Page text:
Greater City Providence

Get your stimulus on (or not)

Stimulus, Stimulus, Stimulus!!!

My email’s been jammed with all manner of Senate Stimulus information. I’ve had no time to digest it all so excuse me while I throw a few things against the wall here and allow you all to digest it yourselves:

In the Boston Globe Edward L. Glaeser suggests that infrastructure should be removed from the Stimulus package and get a bill of it’s own:

PRESIDENT OBAMA is the first urbanite in the White House since Teddy Roosevelt. He certainly knows the vital role that cities play in America. Yet despite the Chicagoan on Pennsylvania Avenue, infrastructure spending in the House stimulus bill follows a business-as-usual pattern that discriminates against density. The only way to break that pattern is to take non-repair-related infrastructure spending out of the stimulus, and craft a separate bill that looks beyond the current recession. Major infrastructure projects, especially in cities, cannot be done quickly.

Transportation For America has posted the following letter to the Senate:

Re: Preserve transit investment in the American Recovery and Reinvestment Act

Dear Senator,

The undersigned organizations and public officials write to urge the Senate to oppose any efforts to decrease funding for our nation’s public transportation network in the American Recovery and Reinvestment Act.

A proposed reduction of $3.4 billion in transit funding would cut more than 100,000 jobs from the proposal. The bill currently includes $8.4 billion for pressing transit improvements which would save more than 10 million barrels of oil per year and create or preserve more than 250,000 quality jobs.

The transportation sector is responsible for a third of the nation’s global warming pollution, and two-thirds of domestic oil consumption. Public transportation saves more than 4 billion gallons of fuel each year, and produces less than a third of the pollution of comparable passenger car travel. Transit service is critical for the millions of people who depend on it to reach jobs. Transit provides a low-cost transportation option for households at all income levels, seniors and workers with limited mobility. Finally, in a national poll released earlier this month by the National Association of Realtors and Transportation For America, 80% of respondents said stimulus funds should not only create jobs, but also reduce oil dependence, increase transportation options and improve the environment.

We thank you for your leadership on this issue and urge your support for this important investment that will help build a cleaner, safer, healthier and stronger America.

Design New Haven has an excellent rundown on what’s been happening today.

Bike Portland has the scoop on Senator Jim DeMint’s (R-SC) amendment to prohibit funding for “bicycle routes” in the stimulus bill:

“When people see bike trails and hiking trails and golf courses, they know this is not designed to stimulate the economy and create jobs. It’s just basically special-interest pork barrel spending.”

Also in my mailbox (sorry I have no linkable source for this at this time):

US Senate Adopts Coburn Amendment

Earlier today, the U.S. Senate voted to accept, by a vote of 73-24, an amendment offered by Sen. Tom Coburn (R-OK) which states, “None of the amounts appropriated or otherwise made available by this Act may be used for any casino or other gambling establishment, aquarium, zoo, golf course, swimming pool, stadium, community park, museum, theater, art center, and highway beautification project.”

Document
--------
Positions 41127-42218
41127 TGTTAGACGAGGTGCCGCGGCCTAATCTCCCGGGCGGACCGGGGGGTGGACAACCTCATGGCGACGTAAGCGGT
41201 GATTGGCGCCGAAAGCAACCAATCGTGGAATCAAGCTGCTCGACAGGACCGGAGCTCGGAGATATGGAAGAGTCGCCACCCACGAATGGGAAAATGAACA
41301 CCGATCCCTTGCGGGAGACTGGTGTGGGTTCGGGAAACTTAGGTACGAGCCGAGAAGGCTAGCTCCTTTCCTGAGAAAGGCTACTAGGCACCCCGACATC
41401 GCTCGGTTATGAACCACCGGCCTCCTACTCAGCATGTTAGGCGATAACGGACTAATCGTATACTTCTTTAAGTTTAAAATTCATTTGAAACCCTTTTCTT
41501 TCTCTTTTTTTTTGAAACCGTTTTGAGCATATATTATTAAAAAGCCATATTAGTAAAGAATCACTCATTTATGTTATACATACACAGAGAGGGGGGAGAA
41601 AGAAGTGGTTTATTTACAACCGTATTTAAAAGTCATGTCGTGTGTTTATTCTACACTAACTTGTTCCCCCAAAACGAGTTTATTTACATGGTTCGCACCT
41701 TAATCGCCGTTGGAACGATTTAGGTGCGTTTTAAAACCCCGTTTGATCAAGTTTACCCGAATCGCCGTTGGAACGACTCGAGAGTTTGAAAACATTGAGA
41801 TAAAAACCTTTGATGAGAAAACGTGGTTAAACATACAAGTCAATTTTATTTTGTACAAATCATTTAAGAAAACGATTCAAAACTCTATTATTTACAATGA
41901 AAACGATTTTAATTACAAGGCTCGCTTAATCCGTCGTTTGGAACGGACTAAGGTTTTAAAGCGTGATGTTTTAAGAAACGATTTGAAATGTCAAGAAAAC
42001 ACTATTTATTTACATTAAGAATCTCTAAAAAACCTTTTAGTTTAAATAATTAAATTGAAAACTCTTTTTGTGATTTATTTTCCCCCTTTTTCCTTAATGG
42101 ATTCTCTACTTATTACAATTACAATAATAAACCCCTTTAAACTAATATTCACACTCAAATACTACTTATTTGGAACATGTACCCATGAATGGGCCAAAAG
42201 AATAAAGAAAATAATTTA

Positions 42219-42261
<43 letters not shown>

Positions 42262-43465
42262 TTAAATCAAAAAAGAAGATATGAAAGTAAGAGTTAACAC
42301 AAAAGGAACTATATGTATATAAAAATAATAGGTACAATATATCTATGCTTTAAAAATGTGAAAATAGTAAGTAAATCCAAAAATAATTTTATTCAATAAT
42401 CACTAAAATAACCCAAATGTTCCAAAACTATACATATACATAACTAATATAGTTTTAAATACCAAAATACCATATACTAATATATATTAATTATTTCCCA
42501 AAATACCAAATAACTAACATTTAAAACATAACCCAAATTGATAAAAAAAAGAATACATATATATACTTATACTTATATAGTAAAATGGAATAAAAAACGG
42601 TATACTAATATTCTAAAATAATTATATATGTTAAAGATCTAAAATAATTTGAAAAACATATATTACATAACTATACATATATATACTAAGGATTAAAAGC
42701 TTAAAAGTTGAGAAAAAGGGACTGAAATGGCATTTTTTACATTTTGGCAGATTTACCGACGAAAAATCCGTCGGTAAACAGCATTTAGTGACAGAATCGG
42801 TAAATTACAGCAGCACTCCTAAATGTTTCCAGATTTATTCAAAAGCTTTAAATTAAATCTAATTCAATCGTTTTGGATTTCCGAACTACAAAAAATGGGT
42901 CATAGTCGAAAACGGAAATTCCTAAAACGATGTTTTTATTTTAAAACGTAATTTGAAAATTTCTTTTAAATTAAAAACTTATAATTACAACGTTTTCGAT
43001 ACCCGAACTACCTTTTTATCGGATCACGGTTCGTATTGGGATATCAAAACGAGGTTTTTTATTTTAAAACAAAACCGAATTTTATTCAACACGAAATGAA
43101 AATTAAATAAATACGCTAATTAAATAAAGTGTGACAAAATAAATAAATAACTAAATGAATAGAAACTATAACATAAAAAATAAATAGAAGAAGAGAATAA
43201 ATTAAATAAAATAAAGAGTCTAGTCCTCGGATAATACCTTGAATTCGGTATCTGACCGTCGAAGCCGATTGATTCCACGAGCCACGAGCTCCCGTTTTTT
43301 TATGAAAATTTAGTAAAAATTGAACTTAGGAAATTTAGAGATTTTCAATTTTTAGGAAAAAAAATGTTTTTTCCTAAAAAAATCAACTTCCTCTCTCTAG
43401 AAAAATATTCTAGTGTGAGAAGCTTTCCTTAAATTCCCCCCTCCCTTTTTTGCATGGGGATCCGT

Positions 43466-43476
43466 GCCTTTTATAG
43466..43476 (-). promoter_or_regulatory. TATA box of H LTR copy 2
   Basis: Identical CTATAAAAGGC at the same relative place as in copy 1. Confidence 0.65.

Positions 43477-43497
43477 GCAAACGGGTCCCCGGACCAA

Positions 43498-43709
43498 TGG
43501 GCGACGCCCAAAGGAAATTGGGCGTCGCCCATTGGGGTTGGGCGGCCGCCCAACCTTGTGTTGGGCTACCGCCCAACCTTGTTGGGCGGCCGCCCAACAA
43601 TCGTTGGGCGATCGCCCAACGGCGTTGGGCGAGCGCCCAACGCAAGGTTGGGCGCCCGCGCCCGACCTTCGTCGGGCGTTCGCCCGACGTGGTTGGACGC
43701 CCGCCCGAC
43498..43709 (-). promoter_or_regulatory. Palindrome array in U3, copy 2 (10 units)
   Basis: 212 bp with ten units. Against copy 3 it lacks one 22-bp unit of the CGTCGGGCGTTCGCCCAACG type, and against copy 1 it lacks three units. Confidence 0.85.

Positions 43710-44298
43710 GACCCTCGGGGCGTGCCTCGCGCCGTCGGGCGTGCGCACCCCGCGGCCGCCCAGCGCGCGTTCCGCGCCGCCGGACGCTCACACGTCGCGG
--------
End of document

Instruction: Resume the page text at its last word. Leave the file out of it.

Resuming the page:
This amendment prohibits any federal stimulus spending on museums, theatres, and art centers. The Senate is expected to pass the final Senate version of the stimulus package later tonight. A House-Senate conference committee will iron out the discrepancies between the two versions of the stimulus bill next.

Looks like no polar bear exhibit for Providence.

Ok, I’m confused, exhausted, and my head hurts. I’m going to go find some beer. Drinking beer stimulates the economy doesn’t it?

Edited to add:

The President speaking about the economy and the stimulus package yesterday:

Jef Nickerson

Jef is Greater City Providence's co-founder, editor, and publisher. He grew up on Cape Cod and lived in Boston; Portland, Maine; and New York before settling in Providence. In addition to urbanism, Jef is interested in art, design, and ice cream. Please feel free to contact Jef if you have any question or comments about Greater City Providence.


  • Just for the record, the statement about being able to save ‘ten million barrels of oil’ sounds great, but that’s what we -import- in a single day, so we’d be saving about -one quarter of one percent- of our imported petroleum per year.

    As for how this stimulus is being spent. Here’s a thought experiment I just worked out with my calculator:

    900 Billion dollars is enough to build 2.25 million $400,000 wind turbines (those are the big ones). Each one can produce 500KW of juice; That’s 1.125 terawatts. That’s also enough to power 750 million homes. This country only has 115 million homes.

    So for one quarter or so of the cost of this stimulus plan, we could have total electricity energy independence, with room to spare for adding on electric cars and heating homes with our new ‘clean’ electricity source.

    I understand that this is a pipe-dream, and that there are a lot of other factors to consider (like where to put 2 million wind turbines), but it does make you wonder about how ‘smart’ it is to spend $6000 per taxpayer on paving roads and building bridges when we could be dong something truly awe-inspiring.

  • Marc, what you suggest is exactly what editorialist Thomas Friedman has been wanting for, oh, about the last 5 or 10 years, although his argument hasn’t been as direct as yours. Well done…

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